The Han River as the Central Axis and the Predominance of Water: Questioning the Claim of “No Chu-related Traits” in the View of Terrestrial Space in the Rong Cheng shi Manuscript (4th c. BCE)
December 10 @ 9:00 am - 11:00 am
Early China Seminar Lecture Series
Title: “The Han River as the Central Axis and the Predominance of Water: Questioning the Claim of “No Chu-related Traits” in the View of Terrestrial Space in the Rong Cheng shi Manuscript (4th c. BCE)”
Speaker: Vera Dorofeeva-Lichtmann, French National Centre for Scientific Research / Max Planck Institute for the History of Science
Time: December 10, 2021 (9:00-11:00 AM EST)
The event will be held via Zoom. Please click on “Request Pre-circulated Paper” to register for the event.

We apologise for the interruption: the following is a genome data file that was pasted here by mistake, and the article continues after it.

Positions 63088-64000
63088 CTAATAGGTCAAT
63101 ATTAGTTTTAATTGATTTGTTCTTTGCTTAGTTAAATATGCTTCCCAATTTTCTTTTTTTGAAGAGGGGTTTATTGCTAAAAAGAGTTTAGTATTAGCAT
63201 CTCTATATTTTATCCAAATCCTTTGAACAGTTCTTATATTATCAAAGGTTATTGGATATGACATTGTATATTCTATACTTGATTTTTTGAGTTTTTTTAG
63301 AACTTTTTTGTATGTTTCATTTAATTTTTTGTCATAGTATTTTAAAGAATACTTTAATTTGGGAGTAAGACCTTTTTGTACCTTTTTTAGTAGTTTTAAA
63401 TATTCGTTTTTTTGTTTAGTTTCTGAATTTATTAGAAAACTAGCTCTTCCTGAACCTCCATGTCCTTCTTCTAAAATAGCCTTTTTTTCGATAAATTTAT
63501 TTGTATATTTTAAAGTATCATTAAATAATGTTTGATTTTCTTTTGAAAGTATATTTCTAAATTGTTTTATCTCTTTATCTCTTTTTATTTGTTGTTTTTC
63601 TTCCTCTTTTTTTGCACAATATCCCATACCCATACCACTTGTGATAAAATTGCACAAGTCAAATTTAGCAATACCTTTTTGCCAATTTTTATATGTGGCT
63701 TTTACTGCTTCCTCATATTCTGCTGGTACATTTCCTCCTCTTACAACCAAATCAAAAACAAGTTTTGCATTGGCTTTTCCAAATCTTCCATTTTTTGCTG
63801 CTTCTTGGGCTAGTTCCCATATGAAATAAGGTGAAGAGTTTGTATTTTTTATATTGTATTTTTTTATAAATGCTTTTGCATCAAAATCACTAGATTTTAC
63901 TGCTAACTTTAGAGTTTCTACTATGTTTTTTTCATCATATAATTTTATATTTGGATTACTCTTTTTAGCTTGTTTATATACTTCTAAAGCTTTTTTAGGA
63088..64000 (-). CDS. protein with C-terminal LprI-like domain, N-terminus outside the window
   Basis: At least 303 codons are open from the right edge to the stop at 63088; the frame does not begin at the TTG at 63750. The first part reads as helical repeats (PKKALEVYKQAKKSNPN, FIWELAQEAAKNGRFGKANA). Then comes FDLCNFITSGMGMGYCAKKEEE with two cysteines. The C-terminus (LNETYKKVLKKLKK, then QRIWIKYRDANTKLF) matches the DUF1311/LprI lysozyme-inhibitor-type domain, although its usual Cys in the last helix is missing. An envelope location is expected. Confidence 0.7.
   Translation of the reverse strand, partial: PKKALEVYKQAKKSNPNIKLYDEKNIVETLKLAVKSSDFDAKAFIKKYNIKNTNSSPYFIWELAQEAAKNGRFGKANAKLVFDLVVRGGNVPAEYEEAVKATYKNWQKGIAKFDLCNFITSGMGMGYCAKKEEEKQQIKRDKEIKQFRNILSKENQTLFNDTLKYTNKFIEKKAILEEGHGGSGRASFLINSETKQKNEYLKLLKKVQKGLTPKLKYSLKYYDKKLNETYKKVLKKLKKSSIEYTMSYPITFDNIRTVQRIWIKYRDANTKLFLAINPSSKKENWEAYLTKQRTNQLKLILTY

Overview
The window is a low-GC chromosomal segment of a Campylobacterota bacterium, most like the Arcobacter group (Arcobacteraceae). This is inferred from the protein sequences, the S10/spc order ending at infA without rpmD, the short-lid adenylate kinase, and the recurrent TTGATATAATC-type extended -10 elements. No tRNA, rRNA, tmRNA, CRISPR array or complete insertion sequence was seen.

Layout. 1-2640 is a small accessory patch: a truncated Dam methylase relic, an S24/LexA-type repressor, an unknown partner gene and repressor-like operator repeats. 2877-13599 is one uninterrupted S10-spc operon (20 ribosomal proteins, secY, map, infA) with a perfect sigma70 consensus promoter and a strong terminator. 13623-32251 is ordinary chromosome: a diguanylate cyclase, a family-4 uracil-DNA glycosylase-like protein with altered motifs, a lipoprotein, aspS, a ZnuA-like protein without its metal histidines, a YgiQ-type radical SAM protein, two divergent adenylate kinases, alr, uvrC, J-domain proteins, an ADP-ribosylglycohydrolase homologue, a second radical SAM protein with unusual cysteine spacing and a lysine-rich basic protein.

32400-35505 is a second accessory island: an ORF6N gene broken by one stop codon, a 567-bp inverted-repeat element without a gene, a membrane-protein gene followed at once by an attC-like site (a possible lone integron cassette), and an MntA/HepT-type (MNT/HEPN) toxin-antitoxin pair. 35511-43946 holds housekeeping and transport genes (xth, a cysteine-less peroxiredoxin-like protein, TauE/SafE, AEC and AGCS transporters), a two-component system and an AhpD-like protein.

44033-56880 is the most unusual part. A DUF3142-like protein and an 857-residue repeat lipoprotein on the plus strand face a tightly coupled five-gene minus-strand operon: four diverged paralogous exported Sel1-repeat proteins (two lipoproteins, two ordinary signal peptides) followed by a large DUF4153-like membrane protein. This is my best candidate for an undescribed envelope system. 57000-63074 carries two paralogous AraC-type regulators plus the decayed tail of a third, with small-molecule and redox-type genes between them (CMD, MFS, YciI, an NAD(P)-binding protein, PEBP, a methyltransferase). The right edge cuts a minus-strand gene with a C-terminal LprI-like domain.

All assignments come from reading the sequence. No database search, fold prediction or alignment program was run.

The description of the “Nine Provinces” (Jiu zhou九州) found in the Rong Cheng shi容成氏 (Mister Rong Cheng?, late 4th century BCE) manuscript from the Shanghai Museum Bamboo Slips Collection is the only manuscript version of it known to date. Its discovery immediately raised the question of its relation to the cluster of descriptions on the “Nine Provinces” transmitted from the late Warring States to the early Western Han periods. There is general consensus that the manuscript description of the “Nine Provinces” has close affinity with the transmitted descriptions, as well as with a wide spectrum of transmitted early Chinese texts in general. It is distinguished by the eclectic combining of known spatial concepts, rather than manifesting any radically new or specifically Chu traits. In this study I reassess this impression with respect to the reference to the Han River in the manuscript, which up to now has been noted only in passing as an unsolved puzzle. I argue that the Han River is referred to here as the central axis that divides terrestrial space into southern and northern halves, something that implies a shifting of the mapped area to the South and thus conveys a Chu view of space. Together with philological analysis of the descriptions of terrestrial space, I apply an innovative method of investigation of them through landmarks, using as a visual aid traditional Chinese historical maps. In addition, I explore the predominance of waters as the distinguishing feature of the representation of terrestrial space in the Rong Cheng shi manuscript and demonstrate its difference from the structuring of terrestrial space proceeding from mountains to waterways to be seen in the majority of transmitted early Chinese texts.